Marc Flaherty

At 18, Marc Flaherty travelled all the way from Cincinnati, Ohio, to go to Woodstock. He saw an advertisement for the festival, and the lineup caught his eye. He and his friends left Friday after work. Since they were travelling from Ohio, Marc and his friends didn’t get caught in too much traffic. They got as close to the festival as they could in the car and pulled over to sleep. They hiked to the festival in the morning by following the crowd. When they arrived, there were no tickets being sold or fences up. Thinking about it now, he says the idea of having tickets and fences with the amount of people who showed up was “insane.”
Marc and his friends were “overwhelmed by the sights and sounds,” so they explored the site. They weren’t prepared for camping, so they slept in their car and travelled back and forth to the festival. The atmosphere was like “everyone was happy” and in a good mood. One memory that sticks out the most to him is that “everyone got along together” and there were “a lot of good people.” 

Joey Reynolds

In his 20s, Joey Reynolds was the number one disk jockey in America at the time of Woodstock. He says at the time, it was “exciting to go where the music was.” He remembers the festival originally being advertised as the Aquarian Festival, then the Bethel Music Festival and eventually Woodstock.

Experiencing a mass of roughly 500,000 felt like an “amazing congregation” to him, and he was impressed by the spontaneity of it all. At the time of Woodstock, Joey describes the country as being “a positive thinking nation built on growing.” He says that “Woodstock was about celebrating things that worked.”

Marc Greenberg

Marc Greenberg was 18 years old and living on Long Island when his friends asked him if he wanted to go to a music festival. He said yes, hopped in the Volkswagen and didn’t even ask where they were going. When they arrived, Marc was on his own because he got separated from his friends after he went back to the car to get his clothes. While he was walking around the site, he felt there was an “incredible awareness of this community” taking place on the site.

While Jimi Hendrix was the best performance he’d ever seen, two interactions within the crowd stick out in his mind the most. The first was seeing and taking part in people picking up garbage off the ground without being told to do so. The second interaction took place during a bout of rain. People quickly grabbed tarps to cover the electrical equipment. What surprised him was that no one was instructed to do this; rather, it was instinctual among the crowd, which he felt “affirmed our connectedness.”

Marc has been working with people experiencing homelessness for 35 years and says he still carries the spirit of Woodstock with him: “Whatever we want to do together, we can do it."

Bob Gruen

Bob Gruen was a 23 year old rock n’ roll photographer living in New York City when he saw an advertisement for Woodstock. Being a fan of The Who, Bob immediately wrote a check for the tickets. While he went up Friday after work, a friend of his went up Tuesday and brought all of their equipment. Before he left, Bob had heard that the traffic was getting bad, but when his friend called and said that “it was the most amazing thing ever,” Bob and more friends went up and sat through the traffic. He was able to find his friend because he had their “freak flag,” a flag that they had designed themselves, flying over the tent next to the free food.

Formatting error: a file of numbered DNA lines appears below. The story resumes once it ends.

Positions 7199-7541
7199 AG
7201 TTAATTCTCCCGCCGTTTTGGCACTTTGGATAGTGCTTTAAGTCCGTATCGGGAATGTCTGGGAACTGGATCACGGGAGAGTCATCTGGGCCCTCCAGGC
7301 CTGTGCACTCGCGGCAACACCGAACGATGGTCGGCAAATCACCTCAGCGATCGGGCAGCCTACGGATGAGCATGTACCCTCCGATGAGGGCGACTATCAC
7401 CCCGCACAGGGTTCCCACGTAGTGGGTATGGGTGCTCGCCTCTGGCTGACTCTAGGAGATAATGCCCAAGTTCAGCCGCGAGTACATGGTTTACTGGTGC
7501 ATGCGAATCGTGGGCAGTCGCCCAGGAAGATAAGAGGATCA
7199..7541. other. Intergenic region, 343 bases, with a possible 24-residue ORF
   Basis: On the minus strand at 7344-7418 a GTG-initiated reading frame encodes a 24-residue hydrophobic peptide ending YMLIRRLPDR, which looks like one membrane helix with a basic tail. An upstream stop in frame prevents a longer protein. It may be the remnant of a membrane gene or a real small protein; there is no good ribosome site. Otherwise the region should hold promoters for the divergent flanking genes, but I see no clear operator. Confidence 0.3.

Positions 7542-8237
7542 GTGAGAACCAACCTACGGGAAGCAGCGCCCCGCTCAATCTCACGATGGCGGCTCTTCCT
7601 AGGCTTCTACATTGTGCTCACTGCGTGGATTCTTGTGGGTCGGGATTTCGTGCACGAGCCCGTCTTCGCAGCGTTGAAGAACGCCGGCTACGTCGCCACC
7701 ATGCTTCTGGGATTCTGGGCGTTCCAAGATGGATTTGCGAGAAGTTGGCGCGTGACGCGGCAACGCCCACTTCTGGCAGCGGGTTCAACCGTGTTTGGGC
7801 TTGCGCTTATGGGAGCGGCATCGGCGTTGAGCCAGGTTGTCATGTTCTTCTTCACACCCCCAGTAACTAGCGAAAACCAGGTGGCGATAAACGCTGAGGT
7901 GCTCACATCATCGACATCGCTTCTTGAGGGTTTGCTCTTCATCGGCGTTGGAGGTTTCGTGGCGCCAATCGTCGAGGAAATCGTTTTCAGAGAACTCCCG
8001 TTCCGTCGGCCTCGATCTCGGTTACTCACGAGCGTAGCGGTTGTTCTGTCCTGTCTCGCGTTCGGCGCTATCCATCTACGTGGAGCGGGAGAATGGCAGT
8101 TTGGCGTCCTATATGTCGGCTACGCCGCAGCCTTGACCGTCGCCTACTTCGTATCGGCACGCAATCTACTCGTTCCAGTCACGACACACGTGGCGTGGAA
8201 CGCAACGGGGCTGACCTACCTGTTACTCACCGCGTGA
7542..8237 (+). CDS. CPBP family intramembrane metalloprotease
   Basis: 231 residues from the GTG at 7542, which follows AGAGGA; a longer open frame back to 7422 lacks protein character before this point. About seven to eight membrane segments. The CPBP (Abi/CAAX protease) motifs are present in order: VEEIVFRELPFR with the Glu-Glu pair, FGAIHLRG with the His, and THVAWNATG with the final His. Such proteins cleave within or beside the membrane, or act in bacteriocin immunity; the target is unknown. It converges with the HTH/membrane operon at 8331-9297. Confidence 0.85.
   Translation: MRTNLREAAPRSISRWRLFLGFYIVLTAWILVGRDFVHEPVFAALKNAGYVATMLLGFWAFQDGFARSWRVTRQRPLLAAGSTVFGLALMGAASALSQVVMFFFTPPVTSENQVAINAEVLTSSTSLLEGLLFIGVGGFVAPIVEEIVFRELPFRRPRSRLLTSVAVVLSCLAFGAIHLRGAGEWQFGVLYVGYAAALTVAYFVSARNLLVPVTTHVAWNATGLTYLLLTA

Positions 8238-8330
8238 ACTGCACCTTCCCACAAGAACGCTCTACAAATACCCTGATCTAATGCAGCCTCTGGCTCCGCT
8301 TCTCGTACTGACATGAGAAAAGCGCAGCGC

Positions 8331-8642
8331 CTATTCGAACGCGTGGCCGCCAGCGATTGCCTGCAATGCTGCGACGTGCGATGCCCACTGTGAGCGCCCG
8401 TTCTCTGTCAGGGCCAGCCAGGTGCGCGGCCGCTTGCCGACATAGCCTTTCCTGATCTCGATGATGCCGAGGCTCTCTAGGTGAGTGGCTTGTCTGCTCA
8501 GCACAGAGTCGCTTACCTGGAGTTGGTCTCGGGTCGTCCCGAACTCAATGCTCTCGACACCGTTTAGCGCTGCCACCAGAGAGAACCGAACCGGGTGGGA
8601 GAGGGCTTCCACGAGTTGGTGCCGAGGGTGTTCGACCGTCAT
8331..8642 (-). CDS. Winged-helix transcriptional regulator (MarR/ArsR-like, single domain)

Bob was well-prepared foodwise. He had brought up a lot of food that he cooked all weekend. Another highlight of the weekend for him was the performers- especially The Who. He waited in the cold night for them to come on. However, when Sly and the Stone came on before them, he found himself dancing to keep warm. 
When talking about the atmosphere, he says that “people wanted to get along with each other and wanted peace and love in the world, and I think that’s what Woodstock was all about.” 

Nancy Elsas 

Nancy Elsas was 22 years old at the time of Woodstock. She and her family were living with her parents at their summer home on Kauneonga Lake in Bethel, New York right down the hill from where Woodstock was held. In fact, for Nancy and her family, Yasgur’s Farm was “where we got our milk.”
Nancy, her husband at the time and their 20 month old son on their shoulders headed up the hill on a sunny afternoon to the music festival on Friday, August 15.  They took in performances from Richie Havens and Ravi Shankar.  Leaving the concert they realized just how large the  crowd had become: “All the roads were closed to general traffic and there was a buzz in the air as helicopters flew overhead carrying reporters and performers.”
They returned on Saturday (without the baby) experiencing all that was going on around them - the music, the masses, the mud and a general feeling of joy.
By Sunday the community was handing out food to the hungry concertgoers. The local sheriff in need of assistance, began to deputize local residents including Nancy’s father. She didn’t return to the festival on Sunday, but early that morning in her home, she could “very clearly hear the sounds of the Jefferson Airplane soaring over the hills.”
Nancy’s family still has the house, and the program from the festival is still proudly displayed. She visits the site often (now called Bethel Woods)  and will occasionally encounter a “kindred spirit” admiring the monument on the top of the hill that commemorates Woodstock.

*** Eliot Schiaparelli, Nora Thomas, Valeria Villarroel and Rafique Louison also contributed to this project. Videos by Maddie Bristowe***